EXETER, United Kingdom — British researchers have discovered potential therapies to prolong active, healthy lives. Utilizing drugs that release minuscule amounts of the gas hydrogen sulfide (H2S), scientists at the University of Exeter found that this anti-aging therapeutic technique works when specifically targeted within cells.
Through experiments on adult worms, the team found that by using small doses of H2S specifically to target cell mitochondria using a molecule named AP39, they could significantly enhance the health and activity of the worms as they grew older. Mitochondria are often dubbed the “powerhouse” of cells because they produce energy for them.
Mitochondrial dysfunction is linked with a number of age-related conditions, such as natural aging, neurodegenerative diseases like Parkinson’s and Alzheimer’s, muscular dystrophy, and primary mitochondrial diseases.
Researchers discovered a set of proteins responsible for regulating gene expression in aging (transcription factors). These proteins were specifically targeted by H2S, opening up potential avenues for therapies addressing aging and muscle-related conditions.
“Worms are a powerful genetic tool to study human health and disease and offer a strong platform to quickly identify new potential therapeutics,” says Tim Etheridge, the study’s senior author and professor at the University of Exeter, in a university release. “Diseases related to aging take a huge toll on society. Our results indicate that H2S, administered to specific parts of the cell in tiny quantities, could one day be used to help people live healthier for longer.”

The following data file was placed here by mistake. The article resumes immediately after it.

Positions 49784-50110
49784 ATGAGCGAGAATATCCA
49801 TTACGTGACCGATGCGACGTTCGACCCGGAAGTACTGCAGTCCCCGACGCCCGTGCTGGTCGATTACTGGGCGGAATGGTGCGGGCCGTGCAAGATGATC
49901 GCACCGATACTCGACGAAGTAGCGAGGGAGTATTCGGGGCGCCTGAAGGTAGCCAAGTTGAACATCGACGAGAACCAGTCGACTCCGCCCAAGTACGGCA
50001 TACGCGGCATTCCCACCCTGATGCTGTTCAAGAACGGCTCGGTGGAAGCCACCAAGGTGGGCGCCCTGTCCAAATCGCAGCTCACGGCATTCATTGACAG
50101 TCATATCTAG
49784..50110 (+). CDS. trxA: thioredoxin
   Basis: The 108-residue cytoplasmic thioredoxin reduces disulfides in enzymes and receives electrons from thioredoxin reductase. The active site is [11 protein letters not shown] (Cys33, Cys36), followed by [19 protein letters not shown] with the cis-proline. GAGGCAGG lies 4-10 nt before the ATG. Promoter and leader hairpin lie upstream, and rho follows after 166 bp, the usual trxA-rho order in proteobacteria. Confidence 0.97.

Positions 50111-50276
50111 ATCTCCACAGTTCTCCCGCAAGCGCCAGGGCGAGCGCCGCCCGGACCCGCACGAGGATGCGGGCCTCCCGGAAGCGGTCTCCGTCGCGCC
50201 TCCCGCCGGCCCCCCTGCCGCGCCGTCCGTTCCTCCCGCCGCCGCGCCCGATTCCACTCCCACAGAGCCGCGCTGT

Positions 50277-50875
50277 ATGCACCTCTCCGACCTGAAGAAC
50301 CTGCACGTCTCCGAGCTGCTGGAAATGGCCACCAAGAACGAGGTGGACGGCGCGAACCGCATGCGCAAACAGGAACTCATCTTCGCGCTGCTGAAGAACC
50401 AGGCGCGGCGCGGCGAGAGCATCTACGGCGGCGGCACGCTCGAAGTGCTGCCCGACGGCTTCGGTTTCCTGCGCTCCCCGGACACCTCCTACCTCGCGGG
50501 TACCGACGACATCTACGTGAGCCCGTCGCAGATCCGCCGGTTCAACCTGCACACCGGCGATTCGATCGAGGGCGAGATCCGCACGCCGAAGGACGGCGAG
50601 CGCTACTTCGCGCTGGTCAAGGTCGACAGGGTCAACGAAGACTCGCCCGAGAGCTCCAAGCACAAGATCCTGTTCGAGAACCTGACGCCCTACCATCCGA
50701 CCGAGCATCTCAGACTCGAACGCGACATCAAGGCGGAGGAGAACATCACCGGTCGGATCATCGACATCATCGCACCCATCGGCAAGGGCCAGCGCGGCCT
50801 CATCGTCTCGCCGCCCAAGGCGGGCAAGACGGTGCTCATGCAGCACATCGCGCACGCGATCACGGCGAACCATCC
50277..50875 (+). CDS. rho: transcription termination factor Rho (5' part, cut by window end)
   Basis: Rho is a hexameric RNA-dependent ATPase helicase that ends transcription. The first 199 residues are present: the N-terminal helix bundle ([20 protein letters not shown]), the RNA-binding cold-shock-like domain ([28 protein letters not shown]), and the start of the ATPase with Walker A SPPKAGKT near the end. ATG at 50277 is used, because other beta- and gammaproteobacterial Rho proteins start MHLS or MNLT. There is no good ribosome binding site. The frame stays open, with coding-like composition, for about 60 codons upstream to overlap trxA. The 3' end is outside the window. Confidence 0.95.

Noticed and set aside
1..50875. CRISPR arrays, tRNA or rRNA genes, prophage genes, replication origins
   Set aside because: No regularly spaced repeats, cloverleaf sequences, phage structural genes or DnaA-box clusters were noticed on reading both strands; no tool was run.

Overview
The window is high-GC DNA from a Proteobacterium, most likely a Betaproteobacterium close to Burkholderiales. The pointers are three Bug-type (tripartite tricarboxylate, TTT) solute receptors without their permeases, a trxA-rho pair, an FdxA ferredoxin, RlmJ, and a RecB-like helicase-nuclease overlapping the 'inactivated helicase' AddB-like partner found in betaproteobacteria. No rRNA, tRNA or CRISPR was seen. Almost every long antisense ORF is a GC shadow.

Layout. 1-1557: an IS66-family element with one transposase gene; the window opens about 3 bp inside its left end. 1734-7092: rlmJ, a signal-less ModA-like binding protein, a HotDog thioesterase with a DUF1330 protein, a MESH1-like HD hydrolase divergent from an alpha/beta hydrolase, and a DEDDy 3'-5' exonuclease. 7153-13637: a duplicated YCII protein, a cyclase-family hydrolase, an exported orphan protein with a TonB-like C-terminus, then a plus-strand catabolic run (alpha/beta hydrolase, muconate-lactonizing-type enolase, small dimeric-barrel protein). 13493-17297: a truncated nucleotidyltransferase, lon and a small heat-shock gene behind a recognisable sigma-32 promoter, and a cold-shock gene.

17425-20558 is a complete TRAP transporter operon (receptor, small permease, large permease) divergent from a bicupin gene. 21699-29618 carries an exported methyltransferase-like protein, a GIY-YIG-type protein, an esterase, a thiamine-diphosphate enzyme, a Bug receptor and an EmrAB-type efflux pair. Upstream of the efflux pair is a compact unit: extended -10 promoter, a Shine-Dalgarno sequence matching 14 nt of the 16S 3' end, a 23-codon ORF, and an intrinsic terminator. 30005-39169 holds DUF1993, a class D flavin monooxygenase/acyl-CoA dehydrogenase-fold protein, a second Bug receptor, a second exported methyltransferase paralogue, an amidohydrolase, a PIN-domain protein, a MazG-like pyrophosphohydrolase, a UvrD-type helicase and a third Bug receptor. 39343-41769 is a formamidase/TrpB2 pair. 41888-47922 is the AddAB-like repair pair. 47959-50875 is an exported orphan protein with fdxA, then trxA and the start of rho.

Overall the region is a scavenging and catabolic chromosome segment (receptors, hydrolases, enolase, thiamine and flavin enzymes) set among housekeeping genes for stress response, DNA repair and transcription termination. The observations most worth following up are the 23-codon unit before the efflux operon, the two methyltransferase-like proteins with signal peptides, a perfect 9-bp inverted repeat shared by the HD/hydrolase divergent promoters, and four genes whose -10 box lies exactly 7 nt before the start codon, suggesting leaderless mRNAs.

Researchers previously explored targeting skeletal muscle with H2S in worms. This new publication showcases the first application of this method to natural aging.
MitoRx Therapeutics, a spin-out company of the University of Exeter, has been granted the rights to the foundational technology. The company is currently developing advanced compounds as potential medicines to tackle age-related diseases, including Huntington’s disease and childhood conditions like muscular dystrophy.
“This study is not about extending life – it’s about living healthier lives well into older age. This could have huge benefits to society,” says Matt Whiteman, study co-author and professor at the University of Exeter. “We’re excited to see this research move to the next stages over the coming years, and hope it will one day form the basis of new treatments which we have the potential to develop with MitoRx.”
Even though the worms still died, later than normally expected, researchers note they “died very active and with a young physiology.”
The study is published in the journal Proceedings of the National Academy of Sciences.
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